SDNY Judge Jed Rakoff rejected Northwell Health’s bid for insurance coverage for its increased costs and business losses related to the COVID-19 pandemic in a recent decision.  As the COVID-19 pandemic unfolded, Northwell was inundated with new patients, had increased cleaning costs, and stopped offering outpatient care services and elective procedures.  In the ruling, Judge Rakoff held that Northwell was not entitled to coverage under two all-risks commercial property insurance policies.

The federal government declared a COVID-19 emergency on March 13, 2020, and New York State issued orders suspending or severely curtailing operations of certain businesses.   In its complaint, Northwell alleged that, while caring for over 100,000 COVID-19 patients, it incurred significant new costs, was forced to cease elective surgeries and close physicians’ practices, and saw fewer hospital admissions and visits.  Northwell alleged that the respiratory droplets carrying the coronavirus were “physical objects, carrying a physical substance, that attach to [and] cause harm to property.”  Examining several different policy provisions, the Court held that Northwell had failed to establish an entitlement to coverage.

Time Element Coverage

The Northwell policies provided “Time Element” coverage for lost earnings from the necessary “suspension” of business activities, if caused by “direct physical loss of or damage to Covered Property … caused by Covered Cause of Loss.”  The Court held there was no coverage under this provision because it required the cost or loss to be caused by direct physical loss or damage.  While Northwell alleged that the respiratory droplets carrying the coronavirus attached to surfaces, the Court concluded that the complaint failed to allege that the coronavirus compromised the physical integrity of objects by harming surfaces and structures, as opposed to harming the people who touched them.  The Court held that (1) the Northwell interpretation would collapse coverage for direct physical loss or damage into “loss of use” coverage; (2) the coronavirus did not “persist” on property, as the property could be usable when sanitized; and (3) the Northwell properties were not unusable, as they did continue to operate with extra precautions.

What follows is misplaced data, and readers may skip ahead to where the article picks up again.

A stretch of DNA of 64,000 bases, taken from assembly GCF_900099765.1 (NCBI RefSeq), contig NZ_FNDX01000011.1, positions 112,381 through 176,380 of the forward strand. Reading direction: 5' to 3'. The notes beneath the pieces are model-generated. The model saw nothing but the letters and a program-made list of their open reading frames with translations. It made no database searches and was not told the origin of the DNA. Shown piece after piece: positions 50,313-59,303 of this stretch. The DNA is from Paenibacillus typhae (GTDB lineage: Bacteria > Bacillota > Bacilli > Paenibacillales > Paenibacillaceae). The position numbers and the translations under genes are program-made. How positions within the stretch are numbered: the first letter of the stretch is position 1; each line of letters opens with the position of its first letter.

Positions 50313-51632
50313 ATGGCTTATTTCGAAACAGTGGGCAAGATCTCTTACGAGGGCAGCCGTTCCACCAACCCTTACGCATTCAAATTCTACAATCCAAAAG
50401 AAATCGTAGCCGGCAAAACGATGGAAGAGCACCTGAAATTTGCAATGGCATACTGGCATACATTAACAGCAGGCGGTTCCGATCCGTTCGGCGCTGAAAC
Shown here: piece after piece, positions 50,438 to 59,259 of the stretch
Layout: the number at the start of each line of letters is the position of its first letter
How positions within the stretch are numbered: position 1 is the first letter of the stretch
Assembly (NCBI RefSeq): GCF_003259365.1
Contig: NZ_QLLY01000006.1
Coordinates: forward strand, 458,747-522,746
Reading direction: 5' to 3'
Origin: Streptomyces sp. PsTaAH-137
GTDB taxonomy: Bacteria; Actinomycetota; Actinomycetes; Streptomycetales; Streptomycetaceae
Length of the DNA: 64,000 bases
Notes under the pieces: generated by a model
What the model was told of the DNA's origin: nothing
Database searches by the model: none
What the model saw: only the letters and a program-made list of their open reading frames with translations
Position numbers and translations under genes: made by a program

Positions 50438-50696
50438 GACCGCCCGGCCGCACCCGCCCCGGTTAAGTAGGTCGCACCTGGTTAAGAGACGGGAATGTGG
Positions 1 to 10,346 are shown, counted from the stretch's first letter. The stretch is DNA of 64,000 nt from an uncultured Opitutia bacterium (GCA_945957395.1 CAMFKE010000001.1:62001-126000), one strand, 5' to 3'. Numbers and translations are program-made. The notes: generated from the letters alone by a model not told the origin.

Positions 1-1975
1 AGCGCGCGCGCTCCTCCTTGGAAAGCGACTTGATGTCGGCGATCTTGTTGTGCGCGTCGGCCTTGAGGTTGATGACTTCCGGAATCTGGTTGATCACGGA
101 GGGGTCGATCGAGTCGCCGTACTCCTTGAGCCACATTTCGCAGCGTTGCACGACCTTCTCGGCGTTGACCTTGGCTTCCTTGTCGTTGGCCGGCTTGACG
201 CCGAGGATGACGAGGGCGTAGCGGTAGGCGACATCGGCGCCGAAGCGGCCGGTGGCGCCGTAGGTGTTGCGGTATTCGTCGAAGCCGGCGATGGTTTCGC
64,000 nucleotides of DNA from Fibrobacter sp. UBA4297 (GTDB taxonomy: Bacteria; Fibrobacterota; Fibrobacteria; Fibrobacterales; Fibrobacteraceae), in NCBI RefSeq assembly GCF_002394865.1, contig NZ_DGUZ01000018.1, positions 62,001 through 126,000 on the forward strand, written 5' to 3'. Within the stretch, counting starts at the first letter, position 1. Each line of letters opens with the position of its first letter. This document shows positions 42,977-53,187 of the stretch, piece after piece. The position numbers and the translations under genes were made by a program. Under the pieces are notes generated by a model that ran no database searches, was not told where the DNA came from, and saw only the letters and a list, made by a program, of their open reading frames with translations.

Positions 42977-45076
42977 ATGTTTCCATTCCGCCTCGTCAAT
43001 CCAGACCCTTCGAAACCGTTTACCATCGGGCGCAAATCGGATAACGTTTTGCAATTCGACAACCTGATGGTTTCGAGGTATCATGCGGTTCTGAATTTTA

Interruption by Communicable Diseases Coverage

The Court found that Northwell had satisfied the first two conditions for Interruption by Communicable Diseases coverage, that Northwell ceased or slowed operations because of a governmental authority regulating the spread of a communicable disease.  The Court held that there was no coverage, however, because Northwell failed to allege that the government orders declared portions of its locations “uninhabitable,” as patients continued to “inhabit” hospitals and hospitals were not required to close buildings, although elective procedures were suspended.  “While the Orders certainly restrict access to hospitals, they fall short of ‘prohibiting’ access.”

Civil or Military Authority, Decontamination Costs, and Ingress/Egress Coverage

Judge Rakoff also rejected Northwell’s claims for coverage under the Civil or Military Authority, Decontamination Costs and Ingress/Egress policy provisions.  First, all three required the costs and losses to be caused by “physical loss and damage,” and he had already rejected Northwell’s argument for coverage under this definition.  He also found the claims under these provisions deficient for additional reasons.

Civil or Military Authority coverage requires an order prohibiting access in response to physical loss or damage to nearby property not belonging to the insured.  The Court held that the complaint did not allege nearby properties that caused a prohibition on access to Northwell facilities, and the facts did not support the allegation that any order prohibited access to Northwell facilities.

Decontamination Costs coverage applies to government-mandated costs to remove a virus or infected property, if the presence of an illness-causing agent was caused by physical loss or damage.  The Court held that the presence of COVID-19 was not caused by physical loss or damage, but by infected patients or visitors who released droplets containing the virus into the air.

In addition, the Court held that the Ingress/Egress coverage provision did not apply because it requires “physical obstruction,” and the government orders at issue were legal obstructions rather than physical barriers.

Exclusions to Coverage

Finally, the Court held that, even assuming there were coverage under the provisions above, an exclusion to coverage applied. The policy excluded coverage for a “release, discharge, escape or dispersal” of “contaminants or pollutants,” and defined “contamination” to include disease-causing viruses.  The Court found that there was a discharge or dispersal: “What is a sneeze or cough if not a discharge or dispersal?”  The Court also rejected Northwell’s argument that “discharge” or “dispersal” should be limited to environmental or industrial pollutants and contaminants because the policies specifically defined “contaminants to include viruses.”


Judge Rakoff’s decision addressed many issues concerning insurance coverage for the COVID-19 pandemic, and rejected Northwell’s arguments across the board.  The decision is likely to be appealed by Northwell, so ultimately the Second Circuit may rule on these important coverage issues.